have courage. take heart. bear witness.
The world is ever dangerous, and a man must be armed and vigilant if he is to prevail over his enemies.
Ed Wood learned this lesson as he grew up in the deep South, steeped in tales told and retold of generations of his ancestors who wielded rifles as citizen-soldiers— from King Philip's War (1675-1678, between English colonists and Indian inhabitants of present day New England), through the French and Indian War of 1755-1763, the American Revolutionary War, the Civil War, and World War I— accumulating, as Ed puts it, an "inheritance of weapons, wars and wounding."
So in 1943, as a growing number of US troops joined Allied forces in World War II, it was Ed's turn to join his family's long line of soldiers. He quit college and volunteered for the Army, which placed him with about 150,000 others in the Army Specialized Training Program (ASTP)—comprising intensified courses in engineering, science, foreign languages, and medicine—conducted in colleges and universities throughout the country.
But during the Allied invasion of Sicily, in July of that year, ground troops were lost at a far faster rate than the Army could replace them, prompting the War Department to end ASTP and send the trainees into combat.
Ed then qualified for an Army pre-med program at UCLA, where he might have lasted out the war. Instead, he volunteered for line duty. Three months after D-Day (the Allied forces' June 6, 1944, invasion of France), he and about thirty others were sent from a troop replacement depot to join their respective units in the 7th Armored Division of the XX Corps (part of the Third Army), which had rapidly driven German troops to retreat east, across the French countryside.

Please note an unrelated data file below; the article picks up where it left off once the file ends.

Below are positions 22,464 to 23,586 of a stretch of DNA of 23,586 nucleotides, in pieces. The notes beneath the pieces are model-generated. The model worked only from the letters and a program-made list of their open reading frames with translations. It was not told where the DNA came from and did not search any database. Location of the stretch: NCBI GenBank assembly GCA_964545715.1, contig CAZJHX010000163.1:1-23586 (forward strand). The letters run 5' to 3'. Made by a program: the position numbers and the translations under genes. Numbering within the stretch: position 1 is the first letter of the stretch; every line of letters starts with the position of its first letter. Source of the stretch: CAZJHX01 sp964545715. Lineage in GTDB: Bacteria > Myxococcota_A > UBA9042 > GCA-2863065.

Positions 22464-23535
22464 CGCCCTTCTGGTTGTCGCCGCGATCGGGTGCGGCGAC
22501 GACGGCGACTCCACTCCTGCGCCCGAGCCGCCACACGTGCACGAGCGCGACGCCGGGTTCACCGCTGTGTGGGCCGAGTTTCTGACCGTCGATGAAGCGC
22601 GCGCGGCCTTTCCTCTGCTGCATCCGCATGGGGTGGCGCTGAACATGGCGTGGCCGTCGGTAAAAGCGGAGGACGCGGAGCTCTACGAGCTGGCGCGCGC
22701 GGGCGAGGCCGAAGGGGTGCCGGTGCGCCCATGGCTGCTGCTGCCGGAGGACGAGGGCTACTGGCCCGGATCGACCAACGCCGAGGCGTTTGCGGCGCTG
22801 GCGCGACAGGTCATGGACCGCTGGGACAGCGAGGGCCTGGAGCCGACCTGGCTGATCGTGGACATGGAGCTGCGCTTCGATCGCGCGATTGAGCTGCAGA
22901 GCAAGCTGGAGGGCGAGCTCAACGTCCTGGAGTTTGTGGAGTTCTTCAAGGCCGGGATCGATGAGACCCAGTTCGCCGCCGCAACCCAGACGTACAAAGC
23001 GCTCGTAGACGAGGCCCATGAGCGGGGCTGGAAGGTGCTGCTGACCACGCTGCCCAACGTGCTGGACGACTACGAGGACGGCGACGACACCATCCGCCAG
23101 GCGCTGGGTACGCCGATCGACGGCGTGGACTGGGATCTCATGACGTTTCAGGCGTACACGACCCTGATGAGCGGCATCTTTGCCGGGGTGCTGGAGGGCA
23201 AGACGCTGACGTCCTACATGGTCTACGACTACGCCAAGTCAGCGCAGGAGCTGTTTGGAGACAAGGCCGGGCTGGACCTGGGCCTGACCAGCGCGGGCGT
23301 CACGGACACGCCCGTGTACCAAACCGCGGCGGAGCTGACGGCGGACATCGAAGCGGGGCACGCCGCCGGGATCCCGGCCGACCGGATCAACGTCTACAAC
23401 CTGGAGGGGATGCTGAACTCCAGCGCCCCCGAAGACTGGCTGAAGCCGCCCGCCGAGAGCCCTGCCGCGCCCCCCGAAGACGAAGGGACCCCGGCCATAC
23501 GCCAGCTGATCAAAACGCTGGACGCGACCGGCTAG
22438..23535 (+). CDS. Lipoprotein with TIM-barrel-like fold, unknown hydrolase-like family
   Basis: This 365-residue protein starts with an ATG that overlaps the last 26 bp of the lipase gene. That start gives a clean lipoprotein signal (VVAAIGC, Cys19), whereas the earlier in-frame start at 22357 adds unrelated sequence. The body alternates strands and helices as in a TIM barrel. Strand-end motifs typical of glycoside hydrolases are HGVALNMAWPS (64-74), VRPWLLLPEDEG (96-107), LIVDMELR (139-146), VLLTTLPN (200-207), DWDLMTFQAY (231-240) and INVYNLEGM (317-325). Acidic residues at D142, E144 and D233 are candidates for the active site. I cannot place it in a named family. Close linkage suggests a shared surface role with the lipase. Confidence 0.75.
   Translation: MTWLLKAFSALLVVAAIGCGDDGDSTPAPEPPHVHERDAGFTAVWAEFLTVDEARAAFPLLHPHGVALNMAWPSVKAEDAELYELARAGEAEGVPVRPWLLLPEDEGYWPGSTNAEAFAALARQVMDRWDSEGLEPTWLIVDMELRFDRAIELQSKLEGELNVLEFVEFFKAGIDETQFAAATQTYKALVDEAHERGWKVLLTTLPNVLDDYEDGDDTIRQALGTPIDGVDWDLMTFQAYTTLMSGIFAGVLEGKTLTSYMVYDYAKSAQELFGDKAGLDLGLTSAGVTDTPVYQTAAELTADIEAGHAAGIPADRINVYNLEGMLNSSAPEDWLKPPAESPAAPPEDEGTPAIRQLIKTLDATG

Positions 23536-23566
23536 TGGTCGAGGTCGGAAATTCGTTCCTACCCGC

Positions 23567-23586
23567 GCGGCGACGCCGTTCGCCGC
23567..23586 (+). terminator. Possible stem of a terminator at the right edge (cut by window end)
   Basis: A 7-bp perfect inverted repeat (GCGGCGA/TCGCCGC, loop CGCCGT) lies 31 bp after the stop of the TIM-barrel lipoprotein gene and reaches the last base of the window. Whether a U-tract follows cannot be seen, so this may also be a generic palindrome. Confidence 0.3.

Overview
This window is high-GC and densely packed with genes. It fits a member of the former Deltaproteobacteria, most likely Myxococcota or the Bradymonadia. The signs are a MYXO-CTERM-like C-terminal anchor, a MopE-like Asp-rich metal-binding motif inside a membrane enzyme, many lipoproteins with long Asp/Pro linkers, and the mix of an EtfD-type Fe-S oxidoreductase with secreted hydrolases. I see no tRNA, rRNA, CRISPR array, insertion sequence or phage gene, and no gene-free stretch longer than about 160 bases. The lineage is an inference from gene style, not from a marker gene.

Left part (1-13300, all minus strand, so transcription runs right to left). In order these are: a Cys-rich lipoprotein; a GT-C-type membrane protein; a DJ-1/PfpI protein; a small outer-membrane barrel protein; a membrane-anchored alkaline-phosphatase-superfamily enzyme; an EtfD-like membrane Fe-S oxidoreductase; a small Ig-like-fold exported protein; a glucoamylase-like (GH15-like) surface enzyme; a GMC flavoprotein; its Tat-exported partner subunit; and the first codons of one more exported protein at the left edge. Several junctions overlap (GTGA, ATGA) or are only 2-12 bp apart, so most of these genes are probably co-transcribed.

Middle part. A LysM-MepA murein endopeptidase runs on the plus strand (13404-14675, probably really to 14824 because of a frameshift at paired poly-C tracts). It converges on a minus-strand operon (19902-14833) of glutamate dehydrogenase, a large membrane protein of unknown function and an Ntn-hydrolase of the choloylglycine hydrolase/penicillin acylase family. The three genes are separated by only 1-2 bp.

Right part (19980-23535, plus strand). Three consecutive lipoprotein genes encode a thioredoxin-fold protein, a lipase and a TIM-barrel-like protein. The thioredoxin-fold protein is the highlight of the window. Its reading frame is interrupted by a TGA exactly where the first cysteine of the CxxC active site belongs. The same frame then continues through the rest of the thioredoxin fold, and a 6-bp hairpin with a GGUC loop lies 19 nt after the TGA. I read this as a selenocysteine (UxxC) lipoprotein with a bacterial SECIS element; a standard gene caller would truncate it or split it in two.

En route, Ed and his cohort passed through towns that the Corps had liberated only three days earlier. "Each village we entered started another party for us, as we shared bottles of wine hoarded since 1940 and kisses from wet-mustached men and smooth-cheeked women while we hurled cigarettes and chocolate from our armored half-track and got drunk together and laughed and cried and screamed, for we had freed them from evil. For that glorious moment, the dream of freedom lived and we were ten feet tall."
Ed didn't realize he was about to come up against an enemy that was hard to recognize and, so, all the more deadly—the troop replacement system itself.
It was designed to maintain divisions in near continuous combat, even as casualties far exceeded War Department estimates. When a soldier was killed, injured, or taken seriously ill, another was sent to take his place. The replacement might be a veteran from another division or a new recruit like Ed. In either case, he was the X factor—unknown to the tightly bonded unit he was joining. How would he react in the chaos of battle? Could he be counted on? Or would he fumble and put everyone's safety at risk? Squad members felt they could not take a chance; they kept their distance until the new guy had proven his worth.
So it happened that the esprit of XX Corps did not extend to Pvt Edward W Wood, Jr, and his exhilaration from days before was ambushed by deep alienation and fear. His "band of brothers" often ignored him or treated him with impatience and downright contempt. Virtually on his own in strange and dangerous territory, Ed was terrified—as well he should have been. More than seventy percent of US Army casualties occurred among infantrymen. Replacement soldiers, often floundering in their new assignments, were especially at risk.